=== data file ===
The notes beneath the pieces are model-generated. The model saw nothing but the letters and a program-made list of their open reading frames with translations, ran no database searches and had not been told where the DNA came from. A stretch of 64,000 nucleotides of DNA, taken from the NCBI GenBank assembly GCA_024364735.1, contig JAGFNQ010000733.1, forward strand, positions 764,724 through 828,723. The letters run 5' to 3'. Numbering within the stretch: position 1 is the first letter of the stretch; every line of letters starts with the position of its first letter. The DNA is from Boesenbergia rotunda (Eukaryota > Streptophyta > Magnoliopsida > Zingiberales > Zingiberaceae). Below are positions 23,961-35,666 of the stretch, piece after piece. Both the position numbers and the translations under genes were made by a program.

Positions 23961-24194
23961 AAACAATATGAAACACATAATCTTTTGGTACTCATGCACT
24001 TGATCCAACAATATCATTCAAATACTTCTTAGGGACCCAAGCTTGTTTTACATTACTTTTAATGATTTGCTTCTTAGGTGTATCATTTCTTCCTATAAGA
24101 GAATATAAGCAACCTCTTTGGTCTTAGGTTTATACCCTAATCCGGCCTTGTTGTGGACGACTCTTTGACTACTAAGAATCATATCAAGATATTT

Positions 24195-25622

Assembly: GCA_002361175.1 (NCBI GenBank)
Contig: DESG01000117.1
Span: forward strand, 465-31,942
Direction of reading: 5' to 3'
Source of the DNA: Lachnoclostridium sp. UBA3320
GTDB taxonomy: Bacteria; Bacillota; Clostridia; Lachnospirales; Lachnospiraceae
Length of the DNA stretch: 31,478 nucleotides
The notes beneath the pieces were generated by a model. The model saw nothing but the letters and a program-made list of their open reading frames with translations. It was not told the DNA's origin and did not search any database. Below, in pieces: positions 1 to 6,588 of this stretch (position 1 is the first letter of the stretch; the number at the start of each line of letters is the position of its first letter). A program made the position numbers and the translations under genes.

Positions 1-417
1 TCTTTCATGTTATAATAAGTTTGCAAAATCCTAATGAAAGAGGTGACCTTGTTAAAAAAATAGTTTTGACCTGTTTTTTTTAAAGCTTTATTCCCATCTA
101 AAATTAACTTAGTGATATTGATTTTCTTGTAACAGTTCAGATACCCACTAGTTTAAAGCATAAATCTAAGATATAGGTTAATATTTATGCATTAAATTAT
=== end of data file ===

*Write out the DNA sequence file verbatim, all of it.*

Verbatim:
The notes beneath the pieces are model-generated. The model saw nothing but the letters and a program-made list of their open reading frames with translations, ran no database searches and had not been told where the DNA came from. A stretch of 64,000 nucleotides of DNA, taken from the NCBI GenBank assembly GCA_024364735.1, contig JAGFNQ010000733.1, forward strand, positions 764,724 through 828,723. The letters run 5' to 3'. Numbering within the stretch: position 1 is the first letter of the stretch; every line of letters starts with the position of its first letter. The DNA is from Boesenbergia rotunda (Eukaryota > Streptophyta > Magnoliopsida > Zingiberales > Zingiberaceae). Below are positions 23,961-35,666 of the stretch, piece after piece. Both the position numbers and the translations under genes were made by a program.

Positions 23961-24194
23961 AAACAATATGAAACACATAATCTTTTGGTACTCATGCACT
24001 TGATCCAACAATATCATTCAAATACTTCTTAGGGACCCAAGCTTGTTTTACATTACTTTTAATGATTTGCTTCTTAGGTGTATCATTTCTTCCTATAAGA
24101 GAATATAAGCAACCTCTTTGGTCTTAGGTTTATACCCTAATCCGGCCTTGTTGTGGACGACTCTTTGACTACTAAGAATCATATCAAGATATTT

Positions 24195-25622

Assembly: GCA_002361175.1 (NCBI GenBank)
Contig: DESG01000117.1
Span: forward strand, 465-31,942
Direction of reading: 5' to 3'
Source of the DNA: Lachnoclostridium sp. UBA3320
GTDB taxonomy: Bacteria; Bacillota; Clostridia; Lachnospirales; Lachnospiraceae
Length of the DNA stretch: 31,478 nucleotides
The notes beneath the pieces were generated by a model. The model saw nothing but the letters and a program-made list of their open reading frames with translations. It was not told the DNA's origin and did not search any database. Below, in pieces: positions 1 to 6,588 of this stretch (position 1 is the first letter of the stretch; the number at the start of each line of letters is the position of its first letter). A program made the position numbers and the translations under genes.

Positions 1-417
1 TCTTTCATGTTATAATAAGTTTGCAAAATCCTAATGAAAGAGGTGACCTTGTTAAAAAAATAGTTTTGACCTGTTTTTTTTAAAGCTTTATTCCCATCTA
101 AAATTAACTTAGTGATATTGATTTTCTTGTAACAGTTCAGATACCCACTAGTTTAAAGCATAAATCTAAGATATAGGTTAATATTTATGCATTAAATTAT